Last Known Living 9/11 Search and Rescue Dog Dies

Leah Barkoukis
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Posted: Jun 07, 2016 4:00 PM
Last Known Living 9/11 Search and Rescue Dog Dies

Bretagne, the last known living 9/11 rescue dog, died at the age of 16 on Monday at a veterinary clinic near Houston, Texas.

Bretagne was 2 years old when she and her handler Denise Corliss were sent by the Texas Task Force 1 to Ground Zero to search the rubble. The two spent 10 days in lower Manhattan looking for human remains.

Though she retired from search and rescue at age 10, she continued to give back to her community by helping other search dogs with training. She even volunteered at a local elementary school’s reading program.

But after struggling with “debilitating symptoms of old age” like arthritis and most likely cancer as well, her family was forced to make the difficult decision of euthanizing her, the Houston Chronicle reports.

Dozens of first responders lined the sidewalk to the Fairfield Animal Hospital on Monday to pay their final respects to Bretagne.

Thirty minutes later, they were all still there to say goodbye. 

Bretagne didn't look around much. She walked trustingly with her handler past the line of firefighters, her tail swinging limply. Then she stopped. She turned her snout toward the low bush beside the sidewalk, taking a sniff.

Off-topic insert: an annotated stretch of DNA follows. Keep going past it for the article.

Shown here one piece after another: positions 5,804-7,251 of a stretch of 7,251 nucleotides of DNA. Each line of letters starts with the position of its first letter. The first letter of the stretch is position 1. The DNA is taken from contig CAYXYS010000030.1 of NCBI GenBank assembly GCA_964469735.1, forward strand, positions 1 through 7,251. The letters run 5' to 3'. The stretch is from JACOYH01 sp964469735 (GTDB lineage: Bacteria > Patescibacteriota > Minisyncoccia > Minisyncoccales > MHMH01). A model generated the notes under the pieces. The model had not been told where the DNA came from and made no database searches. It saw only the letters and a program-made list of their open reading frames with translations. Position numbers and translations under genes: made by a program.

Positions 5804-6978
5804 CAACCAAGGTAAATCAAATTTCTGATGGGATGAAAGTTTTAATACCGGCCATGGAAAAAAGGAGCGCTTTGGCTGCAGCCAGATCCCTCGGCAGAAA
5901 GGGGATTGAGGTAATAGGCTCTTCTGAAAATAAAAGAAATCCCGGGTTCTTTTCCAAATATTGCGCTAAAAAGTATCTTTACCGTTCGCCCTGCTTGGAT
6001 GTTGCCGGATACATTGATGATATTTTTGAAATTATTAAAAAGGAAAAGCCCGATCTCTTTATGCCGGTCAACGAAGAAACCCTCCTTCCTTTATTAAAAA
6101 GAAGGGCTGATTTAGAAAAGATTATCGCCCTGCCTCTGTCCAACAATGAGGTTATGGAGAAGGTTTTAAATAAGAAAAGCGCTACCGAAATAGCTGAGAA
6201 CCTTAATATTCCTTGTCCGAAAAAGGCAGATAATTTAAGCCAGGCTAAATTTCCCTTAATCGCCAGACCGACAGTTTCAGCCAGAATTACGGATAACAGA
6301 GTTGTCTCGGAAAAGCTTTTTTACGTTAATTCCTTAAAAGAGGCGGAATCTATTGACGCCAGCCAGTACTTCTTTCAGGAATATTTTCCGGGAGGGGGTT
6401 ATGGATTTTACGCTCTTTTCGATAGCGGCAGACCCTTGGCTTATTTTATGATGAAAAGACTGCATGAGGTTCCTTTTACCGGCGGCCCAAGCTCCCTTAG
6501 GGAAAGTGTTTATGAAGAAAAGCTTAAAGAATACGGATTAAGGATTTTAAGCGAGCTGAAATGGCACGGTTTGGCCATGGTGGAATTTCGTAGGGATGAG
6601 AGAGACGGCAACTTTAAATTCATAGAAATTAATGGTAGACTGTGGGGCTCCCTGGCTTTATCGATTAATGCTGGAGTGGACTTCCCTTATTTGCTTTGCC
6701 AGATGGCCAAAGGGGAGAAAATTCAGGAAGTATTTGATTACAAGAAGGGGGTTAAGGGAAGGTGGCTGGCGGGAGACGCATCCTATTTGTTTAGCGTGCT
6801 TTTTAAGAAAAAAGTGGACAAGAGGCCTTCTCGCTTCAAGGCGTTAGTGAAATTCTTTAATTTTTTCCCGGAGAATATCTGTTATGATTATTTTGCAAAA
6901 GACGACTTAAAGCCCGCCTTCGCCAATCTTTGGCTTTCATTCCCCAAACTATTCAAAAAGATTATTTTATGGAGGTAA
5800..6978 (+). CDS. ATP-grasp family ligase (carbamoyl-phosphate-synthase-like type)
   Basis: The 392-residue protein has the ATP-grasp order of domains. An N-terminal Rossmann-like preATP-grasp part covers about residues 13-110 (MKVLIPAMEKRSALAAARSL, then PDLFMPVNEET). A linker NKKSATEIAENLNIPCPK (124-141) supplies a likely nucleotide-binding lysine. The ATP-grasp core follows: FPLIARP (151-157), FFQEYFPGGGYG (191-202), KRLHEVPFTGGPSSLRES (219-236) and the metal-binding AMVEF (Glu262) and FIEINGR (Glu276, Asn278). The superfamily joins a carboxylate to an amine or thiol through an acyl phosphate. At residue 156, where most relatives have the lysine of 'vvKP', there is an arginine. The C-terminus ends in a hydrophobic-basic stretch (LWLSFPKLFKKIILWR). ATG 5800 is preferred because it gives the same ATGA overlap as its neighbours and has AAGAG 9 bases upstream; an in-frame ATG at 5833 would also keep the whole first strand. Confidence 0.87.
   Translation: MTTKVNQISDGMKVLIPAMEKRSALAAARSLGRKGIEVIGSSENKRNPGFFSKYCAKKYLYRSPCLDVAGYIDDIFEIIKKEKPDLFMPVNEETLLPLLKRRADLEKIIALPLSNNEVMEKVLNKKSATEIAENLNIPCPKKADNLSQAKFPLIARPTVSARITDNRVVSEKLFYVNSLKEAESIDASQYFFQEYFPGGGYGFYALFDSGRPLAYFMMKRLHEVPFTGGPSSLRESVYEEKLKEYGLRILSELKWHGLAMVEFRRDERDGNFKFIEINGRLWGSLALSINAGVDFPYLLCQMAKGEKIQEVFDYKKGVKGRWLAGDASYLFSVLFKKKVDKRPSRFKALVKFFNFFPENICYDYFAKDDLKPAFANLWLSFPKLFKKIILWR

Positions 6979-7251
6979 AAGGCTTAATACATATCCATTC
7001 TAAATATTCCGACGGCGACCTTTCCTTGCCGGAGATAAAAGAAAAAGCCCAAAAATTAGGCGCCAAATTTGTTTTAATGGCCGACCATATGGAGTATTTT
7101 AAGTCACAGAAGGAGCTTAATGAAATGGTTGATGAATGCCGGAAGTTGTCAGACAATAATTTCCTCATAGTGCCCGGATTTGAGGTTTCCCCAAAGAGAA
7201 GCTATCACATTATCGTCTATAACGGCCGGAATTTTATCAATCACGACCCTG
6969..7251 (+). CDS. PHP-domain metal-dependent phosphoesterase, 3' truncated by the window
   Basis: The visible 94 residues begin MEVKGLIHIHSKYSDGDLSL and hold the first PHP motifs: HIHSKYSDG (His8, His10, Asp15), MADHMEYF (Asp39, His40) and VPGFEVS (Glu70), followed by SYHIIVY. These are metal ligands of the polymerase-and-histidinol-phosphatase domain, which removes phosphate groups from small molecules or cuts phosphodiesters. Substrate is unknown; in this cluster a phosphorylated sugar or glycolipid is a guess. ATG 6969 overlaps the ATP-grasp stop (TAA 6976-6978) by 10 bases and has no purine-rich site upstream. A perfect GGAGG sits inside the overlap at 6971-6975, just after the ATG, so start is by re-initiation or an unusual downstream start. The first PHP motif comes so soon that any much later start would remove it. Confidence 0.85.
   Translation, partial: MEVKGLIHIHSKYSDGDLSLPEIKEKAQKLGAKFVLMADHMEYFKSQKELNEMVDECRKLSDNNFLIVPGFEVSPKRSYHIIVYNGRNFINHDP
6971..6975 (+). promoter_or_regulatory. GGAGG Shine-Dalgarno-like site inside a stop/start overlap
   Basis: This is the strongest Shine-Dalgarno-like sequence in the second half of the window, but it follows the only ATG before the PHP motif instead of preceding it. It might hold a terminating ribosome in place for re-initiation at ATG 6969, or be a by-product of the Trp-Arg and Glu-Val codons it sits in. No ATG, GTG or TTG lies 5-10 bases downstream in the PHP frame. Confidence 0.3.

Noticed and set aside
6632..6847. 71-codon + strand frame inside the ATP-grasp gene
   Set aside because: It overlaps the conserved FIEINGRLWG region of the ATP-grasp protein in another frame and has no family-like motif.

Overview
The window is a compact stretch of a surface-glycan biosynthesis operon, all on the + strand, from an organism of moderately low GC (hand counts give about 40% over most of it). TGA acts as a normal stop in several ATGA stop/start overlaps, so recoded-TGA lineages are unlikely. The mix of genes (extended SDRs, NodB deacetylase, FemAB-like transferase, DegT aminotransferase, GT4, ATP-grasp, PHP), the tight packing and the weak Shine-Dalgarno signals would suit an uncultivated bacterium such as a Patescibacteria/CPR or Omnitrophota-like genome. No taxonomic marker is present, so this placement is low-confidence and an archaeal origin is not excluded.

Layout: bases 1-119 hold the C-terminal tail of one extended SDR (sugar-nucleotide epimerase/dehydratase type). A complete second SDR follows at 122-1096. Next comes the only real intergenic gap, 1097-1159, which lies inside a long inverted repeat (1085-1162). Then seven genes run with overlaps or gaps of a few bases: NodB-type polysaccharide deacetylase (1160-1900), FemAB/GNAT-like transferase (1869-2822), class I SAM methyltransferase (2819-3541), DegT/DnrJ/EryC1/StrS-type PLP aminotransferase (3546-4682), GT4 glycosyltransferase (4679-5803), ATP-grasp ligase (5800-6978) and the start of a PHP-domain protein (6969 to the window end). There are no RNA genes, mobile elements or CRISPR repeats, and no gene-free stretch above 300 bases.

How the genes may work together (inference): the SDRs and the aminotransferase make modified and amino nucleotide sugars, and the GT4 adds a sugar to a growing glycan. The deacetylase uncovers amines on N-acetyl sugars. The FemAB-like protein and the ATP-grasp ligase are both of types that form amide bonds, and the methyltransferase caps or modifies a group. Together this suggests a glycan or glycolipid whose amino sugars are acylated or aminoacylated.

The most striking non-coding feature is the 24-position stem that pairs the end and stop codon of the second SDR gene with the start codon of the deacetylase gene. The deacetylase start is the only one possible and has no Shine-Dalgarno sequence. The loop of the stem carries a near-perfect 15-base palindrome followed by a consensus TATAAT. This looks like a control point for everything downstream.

She crossed the threshold of the vet's office. Through the window, she looked back outside toward the gathering of firefighters and friends, with a look that might seem like a smile.

About 30 minutes later, the line of firefighters once again snapped to attention, resuming their salute. This time, they had thin black bands stretched across their gleaming silver badges.

Bretagne came out first, in a casket covered with a Texas flag, carried grimly by pallbearers from the search-and-rescue unit. Denise and Randy Corliss followed close behind - their final walk with their "once-in-a-lifetime" dog.

Bretagne would have turned 17 on August 25. Some of you may recall she was thrown an epic sweet 16 party in Manhattan last year as a way to thank her for her service. 

"Some may say that the most a dog could be is a pet. However, to the over 400 members of the Cy-Fair Volunteer Fire Department, Bretagne was a civil servant, a hero and is family," the department said in a statement.

She will be missed.